The laws around IVF – what you need to know

In vitro fertilisation (IVF) has revolutionised the conception of children. Suitable for people suffering with a wide range of fertility issues, this is the treatment that could enable a woman to have a baby using scientific processes and procedure.

What is IVF?

Simply put, IVF is fertilisation of an embryo that takes place outside of the body and then returned to the female’s body or alternatively a surrogate carrier to carry through to birth. Of course, there are risks involved and the treatment is not always a success. However, it is an option for people or couples that are struggling to conceive naturally.

Legalities surrounding IVF

Naturally, such a concept process requires the protection of a number of people including, but not limited to, mothers, doctors, surrogates and the baby itself. Given the sensitive nature of the procedure and the potential risks – alongside the high costs – the process is tightly regulated by law. This blog will aim to educate anybody considering IVF on some of the more commonly required legislation:

1. Confidentiality

Naturally, like all medical procedures, you are protected by total confidentiality and the procedure will not feature on future records should the child be born. The only exceptions to this are during emergency or if genetic information is required for a procedure.

2. Embryo limit

In the UK, the number of embryos allowed to be transferred for the treatment is two embryos and three if the patient is over 40 years old. Limits vary per country, so ensure to research extensively if you are considering IVF in another location.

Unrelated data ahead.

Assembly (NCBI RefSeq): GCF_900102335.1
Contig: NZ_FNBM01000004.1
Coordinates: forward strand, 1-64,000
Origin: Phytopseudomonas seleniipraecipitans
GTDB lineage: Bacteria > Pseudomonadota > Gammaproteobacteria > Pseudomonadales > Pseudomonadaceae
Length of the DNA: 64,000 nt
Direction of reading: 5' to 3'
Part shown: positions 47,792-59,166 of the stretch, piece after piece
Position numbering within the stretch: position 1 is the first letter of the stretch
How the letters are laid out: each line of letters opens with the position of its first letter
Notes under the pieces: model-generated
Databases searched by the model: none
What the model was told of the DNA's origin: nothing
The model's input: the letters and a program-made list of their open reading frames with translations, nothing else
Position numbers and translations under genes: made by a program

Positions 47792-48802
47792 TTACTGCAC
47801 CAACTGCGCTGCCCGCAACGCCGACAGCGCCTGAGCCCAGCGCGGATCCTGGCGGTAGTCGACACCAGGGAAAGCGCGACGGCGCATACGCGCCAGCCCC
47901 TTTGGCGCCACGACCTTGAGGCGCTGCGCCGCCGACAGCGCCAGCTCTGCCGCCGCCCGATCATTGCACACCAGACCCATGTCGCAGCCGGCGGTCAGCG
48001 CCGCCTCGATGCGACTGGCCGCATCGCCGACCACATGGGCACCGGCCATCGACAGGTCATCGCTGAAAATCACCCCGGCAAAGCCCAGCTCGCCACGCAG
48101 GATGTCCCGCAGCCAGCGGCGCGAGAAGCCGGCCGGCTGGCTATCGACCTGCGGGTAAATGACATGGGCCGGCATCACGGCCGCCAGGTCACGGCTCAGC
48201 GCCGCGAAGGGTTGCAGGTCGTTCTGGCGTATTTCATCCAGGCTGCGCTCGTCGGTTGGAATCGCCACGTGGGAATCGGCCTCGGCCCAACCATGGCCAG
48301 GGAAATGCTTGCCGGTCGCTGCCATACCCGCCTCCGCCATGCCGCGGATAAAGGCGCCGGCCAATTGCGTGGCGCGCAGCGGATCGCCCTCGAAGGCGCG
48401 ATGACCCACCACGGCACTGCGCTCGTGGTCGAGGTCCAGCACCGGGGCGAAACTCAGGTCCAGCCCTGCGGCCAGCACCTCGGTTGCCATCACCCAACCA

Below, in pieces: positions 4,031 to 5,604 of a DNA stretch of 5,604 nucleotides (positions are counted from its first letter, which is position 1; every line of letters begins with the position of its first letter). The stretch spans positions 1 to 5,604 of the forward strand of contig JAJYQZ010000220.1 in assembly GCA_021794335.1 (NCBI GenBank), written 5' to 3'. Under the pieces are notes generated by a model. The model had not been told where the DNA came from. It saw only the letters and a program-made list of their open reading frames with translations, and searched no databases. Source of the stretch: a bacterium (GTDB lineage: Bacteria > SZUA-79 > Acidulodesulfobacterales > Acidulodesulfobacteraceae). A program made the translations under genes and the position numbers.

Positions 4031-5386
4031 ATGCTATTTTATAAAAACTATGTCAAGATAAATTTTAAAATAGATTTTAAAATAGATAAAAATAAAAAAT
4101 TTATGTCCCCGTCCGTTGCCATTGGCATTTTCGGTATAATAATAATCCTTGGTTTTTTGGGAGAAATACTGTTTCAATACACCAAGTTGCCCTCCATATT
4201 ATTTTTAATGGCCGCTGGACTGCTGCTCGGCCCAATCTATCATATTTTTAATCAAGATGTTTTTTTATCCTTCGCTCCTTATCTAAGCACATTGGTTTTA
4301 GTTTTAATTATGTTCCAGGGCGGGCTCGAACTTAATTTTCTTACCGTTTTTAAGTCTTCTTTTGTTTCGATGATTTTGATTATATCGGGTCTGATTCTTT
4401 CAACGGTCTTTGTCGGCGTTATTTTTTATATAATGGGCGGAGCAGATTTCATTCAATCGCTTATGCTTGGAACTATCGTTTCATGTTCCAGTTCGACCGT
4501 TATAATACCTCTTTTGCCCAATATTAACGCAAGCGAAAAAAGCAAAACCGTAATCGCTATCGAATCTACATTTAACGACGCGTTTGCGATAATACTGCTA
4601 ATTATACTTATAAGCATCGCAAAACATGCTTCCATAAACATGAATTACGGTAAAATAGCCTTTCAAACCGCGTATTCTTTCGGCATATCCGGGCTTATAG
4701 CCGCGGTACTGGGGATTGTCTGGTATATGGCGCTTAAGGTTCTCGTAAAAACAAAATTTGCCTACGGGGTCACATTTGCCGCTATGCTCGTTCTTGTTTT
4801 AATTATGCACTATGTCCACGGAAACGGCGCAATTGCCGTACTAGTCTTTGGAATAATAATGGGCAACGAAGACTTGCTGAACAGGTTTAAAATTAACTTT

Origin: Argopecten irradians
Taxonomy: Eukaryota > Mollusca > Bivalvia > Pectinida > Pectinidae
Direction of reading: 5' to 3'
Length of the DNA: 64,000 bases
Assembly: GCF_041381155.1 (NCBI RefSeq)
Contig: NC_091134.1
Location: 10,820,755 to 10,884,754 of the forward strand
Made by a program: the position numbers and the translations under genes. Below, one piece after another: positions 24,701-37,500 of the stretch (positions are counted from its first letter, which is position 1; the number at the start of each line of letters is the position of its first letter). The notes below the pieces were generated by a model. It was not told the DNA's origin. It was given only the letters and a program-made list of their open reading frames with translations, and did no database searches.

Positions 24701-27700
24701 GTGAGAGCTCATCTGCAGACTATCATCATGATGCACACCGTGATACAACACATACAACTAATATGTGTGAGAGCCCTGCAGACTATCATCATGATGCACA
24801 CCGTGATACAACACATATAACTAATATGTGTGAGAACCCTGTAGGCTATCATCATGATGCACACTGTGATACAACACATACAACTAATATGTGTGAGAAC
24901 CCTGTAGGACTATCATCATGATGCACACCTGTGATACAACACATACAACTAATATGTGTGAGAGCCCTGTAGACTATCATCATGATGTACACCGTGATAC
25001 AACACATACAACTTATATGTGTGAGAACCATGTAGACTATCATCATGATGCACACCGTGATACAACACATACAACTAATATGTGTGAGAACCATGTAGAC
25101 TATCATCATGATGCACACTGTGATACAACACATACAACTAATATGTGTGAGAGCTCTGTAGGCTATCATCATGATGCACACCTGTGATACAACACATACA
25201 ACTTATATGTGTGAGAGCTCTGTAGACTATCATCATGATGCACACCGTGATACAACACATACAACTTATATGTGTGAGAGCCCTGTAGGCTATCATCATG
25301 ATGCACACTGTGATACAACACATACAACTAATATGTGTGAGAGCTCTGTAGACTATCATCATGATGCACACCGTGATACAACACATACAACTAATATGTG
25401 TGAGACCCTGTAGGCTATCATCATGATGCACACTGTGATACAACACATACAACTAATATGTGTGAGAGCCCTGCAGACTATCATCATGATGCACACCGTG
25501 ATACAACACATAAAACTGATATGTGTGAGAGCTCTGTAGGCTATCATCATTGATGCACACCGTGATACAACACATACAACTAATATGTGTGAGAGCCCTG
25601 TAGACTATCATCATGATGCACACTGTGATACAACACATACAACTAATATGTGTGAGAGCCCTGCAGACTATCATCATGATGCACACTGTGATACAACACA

3. Freezing embryos

It is possible in the UK to freeze your embryos should you wish to safeguard them for potential future treatments. Younger individuals may wish to do this if they are concerned about possible fertility issues. It should be noted however, embryos can only be frozen for a maximum of 10 years and there are yearly storage costs involved with this process.

4. Anonymity

This law links more directly to embryo and sperm donors which could then be used in an IVF procedure. Beforehand in the UK there was an option to allow for anonymity in the process. However, the UK has now passed a law whereby children who are born from donated embryos or sperm have the right to information about their genetic parents when over the age of 18.

5. Mixing of embryo, sperm or egg

Currently in the UK the mixing of the above facets for more than one individual is forbidden legally.

6. Gender selection

While not illegal in some countries, the UK in particular prohibits the process of selecting sperm, eggs or embryos in order to guarantee the gender of the baby. The only exception applies when doing so to avoid genetic transmission of linked diseases.

7. Storage and safety

Of course, safety is the primary concern in the process of IVF, and due to this any donated sperm is required to be stored for 6-months before any procedures. During this time, the donor themselves is screened for any potential infections that could be transmitted in the fertilisation processes.

The entire process of IVF is covered by law, and this blog itself only covers the surface-level legislation. If you are considering IVF treatment, please speak to a doctor and consult whether this is the right option for you.

If you are concerned about a legal case, get in touch with our expert team of solicitors at Lysander Law.